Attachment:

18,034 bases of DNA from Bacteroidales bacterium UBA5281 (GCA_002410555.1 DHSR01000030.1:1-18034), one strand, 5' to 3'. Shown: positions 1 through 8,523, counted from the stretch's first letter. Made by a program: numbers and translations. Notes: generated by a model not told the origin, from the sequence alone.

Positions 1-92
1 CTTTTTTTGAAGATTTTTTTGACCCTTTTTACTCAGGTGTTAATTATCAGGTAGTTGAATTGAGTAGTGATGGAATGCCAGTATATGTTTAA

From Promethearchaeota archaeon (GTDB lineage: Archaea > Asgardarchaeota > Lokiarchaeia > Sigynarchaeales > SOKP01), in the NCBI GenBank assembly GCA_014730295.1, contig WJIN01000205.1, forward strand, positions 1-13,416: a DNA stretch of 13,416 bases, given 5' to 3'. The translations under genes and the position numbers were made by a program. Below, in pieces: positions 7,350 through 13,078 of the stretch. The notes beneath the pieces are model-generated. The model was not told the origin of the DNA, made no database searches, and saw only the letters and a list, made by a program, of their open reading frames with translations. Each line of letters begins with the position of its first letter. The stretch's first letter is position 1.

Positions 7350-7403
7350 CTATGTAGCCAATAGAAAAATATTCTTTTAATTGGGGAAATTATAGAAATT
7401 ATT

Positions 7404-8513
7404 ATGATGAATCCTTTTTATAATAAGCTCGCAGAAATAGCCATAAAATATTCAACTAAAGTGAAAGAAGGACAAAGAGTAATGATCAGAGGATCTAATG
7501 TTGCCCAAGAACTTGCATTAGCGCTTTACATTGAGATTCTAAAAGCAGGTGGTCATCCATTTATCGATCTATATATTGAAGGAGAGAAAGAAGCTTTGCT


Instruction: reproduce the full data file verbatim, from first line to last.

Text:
18,034 bases of DNA from Bacteroidales bacterium UBA5281 (GCA_002410555.1 DHSR01000030.1:1-18034), one strand, 5' to 3'. Shown: positions 1 through 8,523, counted from the stretch's first letter. Made by a program: numbers and translations. Notes: generated by a model not told the origin, from the sequence alone.

Positions 1-92
1 CTTTTTTTGAAGATTTTTTTGACCCTTTTTACTCAGGTGTTAATTATCAGGTAGTTGAATTGAGTAGTGATGGAATGCCAGTATATGTTTAA

From Promethearchaeota archaeon (GTDB lineage: Archaea > Asgardarchaeota > Lokiarchaeia > Sigynarchaeales > SOKP01), in the NCBI GenBank assembly GCA_014730295.1, contig WJIN01000205.1, forward strand, positions 1-13,416: a DNA stretch of 13,416 bases, given 5' to 3'. The translations under genes and the position numbers were made by a program. Below, in pieces: positions 7,350 through 13,078 of the stretch. The notes beneath the pieces are model-generated. The model was not told the origin of the DNA, made no database searches, and saw only the letters and a list, made by a program, of their open reading frames with translations. Each line of letters begins with the position of its first letter. The stretch's first letter is position 1.

Positions 7350-7403
7350 CTATGTAGCCAATAGAAAAATATTCTTTTAATTGGGGAAATTATAGAAATT
7401 ATT

Positions 7404-8513
7404 ATGATGAATCCTTTTTATAATAAGCTCGCAGAAATAGCCATAAAATATTCAACTAAAGTGAAAGAAGGACAAAGAGTAATGATCAGAGGATCTAATG
7501 TTGCCCAAGAACTTGCATTAGCGCTTTACATTGAGATTCTAAAAGCAGGTGGTCATCCATTTATCGATCTATATATTGAAGGAGAGAAAGAAGCTTTGCT